June/July 2013

Golden age of austerity

April’s gold price drop forces miners to re-evaluate plans

By Anna Reitman

After hitting US$1,750 in November, the price of gold decreased steadily in 2013 before plummeting in mid-April | Courtesy of www.kitco.com

Gold miners have been under fire for not capitalizing on a rising gold price for some time. But now that the price for the precious metal has fallen, shareholders are eyeing anticipated cost-cutting measures closely.

In mid-April, gold prices dropped by more than $200, and, while heavy physical buying in Asia has helped ease some fears, producers big and small are lining up to announce operational reviews in quarterly earnings results.

Citing the drop in price as impetus for change, Canadian producer Yamana Gold announced an evaluation of production targets for future years, including pending projects Cerro Moro, Suruca and Corpo Sul in South America. Producing mines with all-in costs exceeding the company’s average, such as Jacobina and Ernesto/Pau-a-Pique, are also being scrutinized, though Yamana noted these projects are expected to continue as they present a significant value at or below current metal prices.

During a conference call in May, Goldcorp president and CEO Charles Jeannes said the company believes the recent drop in the gold price is a mid-cycle correction as opposed to the start of a bear market. Nevertheless, the company will be looking at priorities to determine where reductions or deferrals in spending programs could be made in the event of a lower sustained price.

Newcrest, which has operations in Australia, Papua New Guinea, Africa and Indonesia, announced in a release that with “major projects ramping up and the more challenging external environment, [the company] continues to review all of its business activities, particularly those related to higher-cost current or future production.”

And Barrick Gold has been hit hard as it faces a huge drop in share price, major setbacks at Pascua-Lama in Chile, and aftershocks from a Moody’s downgrade of senior unsecured debt. The rating, according to Moody’s, considers “metal price volatility, operating and development cost pressures (and) risk of major project delays,” among other factors.

These majors face a common set of challenges, but change brought about by falling prices is not necessarily a bad thing, said Carole Ferguson, analyst at SP Angel.

“It does depend on how [prices] fall and affect long-term operational forecasts,” she said. “But when prices get settled, buyers can look at valuations and pick up assets on the lower end of the cost curve.” Moreover, marginal projects are unlikely to come on-stream, which should lend price support, she added. As pressure to lower capital expenditures intensifies, overheads associated with projects in development, senior management wages, sub-contractor and consultancy costs, as well as overall staff numbers, could end up at the top of most lists for scrutiny.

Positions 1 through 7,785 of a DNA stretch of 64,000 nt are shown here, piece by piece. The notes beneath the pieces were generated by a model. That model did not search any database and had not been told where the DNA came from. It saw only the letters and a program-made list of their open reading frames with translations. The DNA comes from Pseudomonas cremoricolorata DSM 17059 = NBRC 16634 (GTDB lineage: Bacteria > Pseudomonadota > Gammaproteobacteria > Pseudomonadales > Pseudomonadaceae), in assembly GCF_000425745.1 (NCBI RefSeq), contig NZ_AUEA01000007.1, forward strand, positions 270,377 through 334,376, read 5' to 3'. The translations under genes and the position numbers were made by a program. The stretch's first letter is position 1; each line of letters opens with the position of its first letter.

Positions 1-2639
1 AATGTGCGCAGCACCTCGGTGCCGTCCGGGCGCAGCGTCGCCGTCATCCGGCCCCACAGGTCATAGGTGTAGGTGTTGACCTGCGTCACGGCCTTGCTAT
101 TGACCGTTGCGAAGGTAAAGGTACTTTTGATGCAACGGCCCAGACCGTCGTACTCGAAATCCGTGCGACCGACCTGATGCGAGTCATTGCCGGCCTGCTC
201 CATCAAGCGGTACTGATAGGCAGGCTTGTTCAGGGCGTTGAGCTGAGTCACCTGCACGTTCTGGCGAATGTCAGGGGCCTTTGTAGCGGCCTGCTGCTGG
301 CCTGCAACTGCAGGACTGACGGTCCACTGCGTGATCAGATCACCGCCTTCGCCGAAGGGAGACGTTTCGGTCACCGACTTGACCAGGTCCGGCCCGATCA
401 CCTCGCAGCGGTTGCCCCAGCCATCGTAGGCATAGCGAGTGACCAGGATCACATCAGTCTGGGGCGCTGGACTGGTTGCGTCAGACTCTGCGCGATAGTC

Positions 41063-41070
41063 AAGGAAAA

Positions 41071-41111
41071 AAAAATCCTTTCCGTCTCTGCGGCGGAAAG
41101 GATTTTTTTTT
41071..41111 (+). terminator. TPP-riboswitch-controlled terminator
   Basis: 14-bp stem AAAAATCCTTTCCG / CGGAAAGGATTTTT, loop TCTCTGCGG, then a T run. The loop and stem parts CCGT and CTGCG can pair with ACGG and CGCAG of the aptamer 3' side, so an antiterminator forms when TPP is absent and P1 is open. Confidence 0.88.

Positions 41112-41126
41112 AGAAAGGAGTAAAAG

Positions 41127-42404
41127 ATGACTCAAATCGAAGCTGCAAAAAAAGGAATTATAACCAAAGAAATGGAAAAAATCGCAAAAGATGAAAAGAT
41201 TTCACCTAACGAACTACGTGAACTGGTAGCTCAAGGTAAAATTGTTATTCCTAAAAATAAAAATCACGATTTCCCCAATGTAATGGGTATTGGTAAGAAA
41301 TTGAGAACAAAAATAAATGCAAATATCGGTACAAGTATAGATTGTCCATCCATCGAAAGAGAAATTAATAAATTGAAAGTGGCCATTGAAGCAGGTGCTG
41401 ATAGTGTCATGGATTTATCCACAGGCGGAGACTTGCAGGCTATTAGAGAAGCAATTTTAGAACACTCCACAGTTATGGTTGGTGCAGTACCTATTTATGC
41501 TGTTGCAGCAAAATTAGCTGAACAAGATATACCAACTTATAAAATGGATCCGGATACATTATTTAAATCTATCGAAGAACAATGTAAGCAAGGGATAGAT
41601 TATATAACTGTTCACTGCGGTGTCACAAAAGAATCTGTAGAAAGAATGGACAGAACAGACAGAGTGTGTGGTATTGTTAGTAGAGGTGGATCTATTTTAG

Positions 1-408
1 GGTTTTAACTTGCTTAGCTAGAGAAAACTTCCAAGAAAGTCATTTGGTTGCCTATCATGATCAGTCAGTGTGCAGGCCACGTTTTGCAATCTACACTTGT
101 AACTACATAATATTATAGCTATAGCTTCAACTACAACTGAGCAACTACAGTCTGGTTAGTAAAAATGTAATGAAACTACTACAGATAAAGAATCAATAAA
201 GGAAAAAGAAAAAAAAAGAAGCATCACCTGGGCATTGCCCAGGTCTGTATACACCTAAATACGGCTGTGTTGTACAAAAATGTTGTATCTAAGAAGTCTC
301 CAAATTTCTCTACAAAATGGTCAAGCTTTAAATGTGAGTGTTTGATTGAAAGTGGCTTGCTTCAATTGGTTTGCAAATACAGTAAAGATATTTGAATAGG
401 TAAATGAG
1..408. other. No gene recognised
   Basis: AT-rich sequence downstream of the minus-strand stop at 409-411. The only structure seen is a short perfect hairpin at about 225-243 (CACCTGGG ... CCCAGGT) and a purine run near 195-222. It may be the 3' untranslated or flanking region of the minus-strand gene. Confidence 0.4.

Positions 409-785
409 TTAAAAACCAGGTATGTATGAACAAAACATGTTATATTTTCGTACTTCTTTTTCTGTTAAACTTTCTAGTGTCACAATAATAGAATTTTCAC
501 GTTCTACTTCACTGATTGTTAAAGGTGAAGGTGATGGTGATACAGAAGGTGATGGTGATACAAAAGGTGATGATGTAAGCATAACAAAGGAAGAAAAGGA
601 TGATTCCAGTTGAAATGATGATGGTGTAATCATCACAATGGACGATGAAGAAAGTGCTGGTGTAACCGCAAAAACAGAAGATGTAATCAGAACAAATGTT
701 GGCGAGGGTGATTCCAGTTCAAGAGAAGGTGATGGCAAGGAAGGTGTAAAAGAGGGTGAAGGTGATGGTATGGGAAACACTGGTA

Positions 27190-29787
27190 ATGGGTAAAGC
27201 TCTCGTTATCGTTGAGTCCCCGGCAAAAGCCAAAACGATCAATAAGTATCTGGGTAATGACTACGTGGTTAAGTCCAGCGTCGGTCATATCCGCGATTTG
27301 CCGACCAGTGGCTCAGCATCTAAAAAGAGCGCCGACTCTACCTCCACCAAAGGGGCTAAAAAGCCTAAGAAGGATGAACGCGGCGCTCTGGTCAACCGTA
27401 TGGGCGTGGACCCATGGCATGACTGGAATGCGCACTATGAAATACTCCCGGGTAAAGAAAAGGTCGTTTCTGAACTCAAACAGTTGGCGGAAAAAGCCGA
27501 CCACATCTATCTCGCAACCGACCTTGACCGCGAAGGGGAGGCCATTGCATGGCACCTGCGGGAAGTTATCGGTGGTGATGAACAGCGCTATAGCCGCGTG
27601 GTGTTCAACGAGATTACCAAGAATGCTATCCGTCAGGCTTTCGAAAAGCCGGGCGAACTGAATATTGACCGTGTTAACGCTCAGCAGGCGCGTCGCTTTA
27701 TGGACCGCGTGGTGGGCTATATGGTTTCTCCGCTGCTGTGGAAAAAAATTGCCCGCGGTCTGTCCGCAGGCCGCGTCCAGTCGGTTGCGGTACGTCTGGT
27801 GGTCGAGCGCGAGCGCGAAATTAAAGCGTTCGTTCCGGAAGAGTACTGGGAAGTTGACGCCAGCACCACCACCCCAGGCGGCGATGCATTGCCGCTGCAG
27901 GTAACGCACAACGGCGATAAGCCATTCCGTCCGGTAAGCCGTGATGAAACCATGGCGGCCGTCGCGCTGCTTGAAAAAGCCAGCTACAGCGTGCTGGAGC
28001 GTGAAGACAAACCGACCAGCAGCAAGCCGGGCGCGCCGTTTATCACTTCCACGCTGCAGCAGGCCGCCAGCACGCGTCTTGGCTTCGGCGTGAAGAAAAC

Meanwhile, marginal producers all over the world are being shaken out. Tanami Gold halted production and laid off staff at its Coyote Gold mine in Australia, which had quarterly production of just over 5,000 recovered ounces at a cash cost including royalties of C$2,005 per ounce. The majority of operations at U.S. Silver & Gold’s Drumlummon gold mine in Montana are set to close by the end of June after quarterly production of about 21,000 silver ounces and 2,150 gold ounces at US$2,288.73 per gold ounce. “Unfortunately production at the Drumlummon mine is not economically viable at current gold prices,” said its president and CEO, Darren Blasutti, upon releasing the company’s first quarter results.

“These are the first of many [closures] and I think it has just started,” Ferguson said, adding that high-cost operations being shuttered are a good reflection of market sentiment. If shareholders are not expecting to get value from capital growth, she said, they are expecting it from income streams. But even companies an­nouncing dividends are on the defensive. Randgold Resources, for example, recently paid a US$0.50 per share dividend amid a revolt over executive pay.

To better represent incurred expenses, the reporting of all-in cash costs is gaining momentum. The measure includes royalties, fiscal terms, sustaining capital expenditures and management overheads. It is not yet stand­ardized across the industry, but the move towards greater transparency is widely applauded by the investment community.

And as the gold price remains volatile, the strategies that end up appeasing disgruntled investors have yet to be proven. For the foreseeable future, Ferguson said, managing costs is likely to remain the marching orders as shareholders look for austere operations and target inflated salaries at companies – both small and large.

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